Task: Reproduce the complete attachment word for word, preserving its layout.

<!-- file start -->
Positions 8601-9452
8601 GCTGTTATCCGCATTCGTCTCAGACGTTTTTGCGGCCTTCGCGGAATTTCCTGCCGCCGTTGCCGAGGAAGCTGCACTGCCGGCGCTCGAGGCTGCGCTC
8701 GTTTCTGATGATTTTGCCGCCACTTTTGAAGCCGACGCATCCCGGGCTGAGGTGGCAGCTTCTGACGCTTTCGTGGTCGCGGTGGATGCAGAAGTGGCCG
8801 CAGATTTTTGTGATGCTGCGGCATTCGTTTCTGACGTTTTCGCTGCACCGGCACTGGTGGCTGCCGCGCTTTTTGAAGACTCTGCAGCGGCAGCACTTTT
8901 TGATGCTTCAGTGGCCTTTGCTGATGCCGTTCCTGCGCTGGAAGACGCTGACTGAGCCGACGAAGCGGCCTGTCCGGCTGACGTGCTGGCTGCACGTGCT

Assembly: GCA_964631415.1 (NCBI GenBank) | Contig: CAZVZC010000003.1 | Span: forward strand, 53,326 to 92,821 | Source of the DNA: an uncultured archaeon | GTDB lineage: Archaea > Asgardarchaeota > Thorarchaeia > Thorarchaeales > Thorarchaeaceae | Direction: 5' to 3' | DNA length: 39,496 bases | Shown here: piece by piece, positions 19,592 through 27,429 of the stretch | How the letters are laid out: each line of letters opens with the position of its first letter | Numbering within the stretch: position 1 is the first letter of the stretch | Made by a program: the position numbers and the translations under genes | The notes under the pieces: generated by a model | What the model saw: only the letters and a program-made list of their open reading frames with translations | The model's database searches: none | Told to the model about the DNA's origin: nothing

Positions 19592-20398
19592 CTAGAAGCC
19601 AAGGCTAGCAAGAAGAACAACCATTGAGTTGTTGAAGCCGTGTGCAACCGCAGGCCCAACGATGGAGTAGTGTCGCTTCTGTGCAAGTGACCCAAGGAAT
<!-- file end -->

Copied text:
Positions 8601-9452
8601 GCTGTTATCCGCATTCGTCTCAGACGTTTTTGCGGCCTTCGCGGAATTTCCTGCCGCCGTTGCCGAGGAAGCTGCACTGCCGGCGCTCGAGGCTGCGCTC
8701 GTTTCTGATGATTTTGCCGCCACTTTTGAAGCCGACGCATCCCGGGCTGAGGTGGCAGCTTCTGACGCTTTCGTGGTCGCGGTGGATGCAGAAGTGGCCG
8801 CAGATTTTTGTGATGCTGCGGCATTCGTTTCTGACGTTTTCGCTGCACCGGCACTGGTGGCTGCCGCGCTTTTTGAAGACTCTGCAGCGGCAGCACTTTT
8901 TGATGCTTCAGTGGCCTTTGCTGATGCCGTTCCTGCGCTGGAAGACGCTGACTGAGCCGACGAAGCGGCCTGTCCGGCTGACGTGCTGGCTGCACGTGCT

Assembly: GCA_964631415.1 (NCBI GenBank) | Contig: CAZVZC010000003.1 | Span: forward strand, 53,326 to 92,821 | Source of the DNA: an uncultured archaeon | GTDB lineage: Archaea > Asgardarchaeota > Thorarchaeia > Thorarchaeales > Thorarchaeaceae | Direction: 5' to 3' | DNA length: 39,496 bases | Shown here: piece by piece, positions 19,592 through 27,429 of the stretch | How the letters are laid out: each line of letters opens with the position of its first letter | Numbering within the stretch: position 1 is the first letter of the stretch | Made by a program: the position numbers and the translations under genes | The notes under the pieces: generated by a model | What the model saw: only the letters and a program-made list of their open reading frames with translations | The model's database searches: none | Told to the model about the DNA's origin: nothing

Positions 19592-20398
19592 CTAGAAGCC
19601 AAGGCTAGCAAGAAGAACAACCATTGAGTTGTTGAAGCCGTGTGCAACCGCAGGCCCAACGATGGAGTAGTGTCGCTTCTGTGCAAGTGACCCAAGGAAT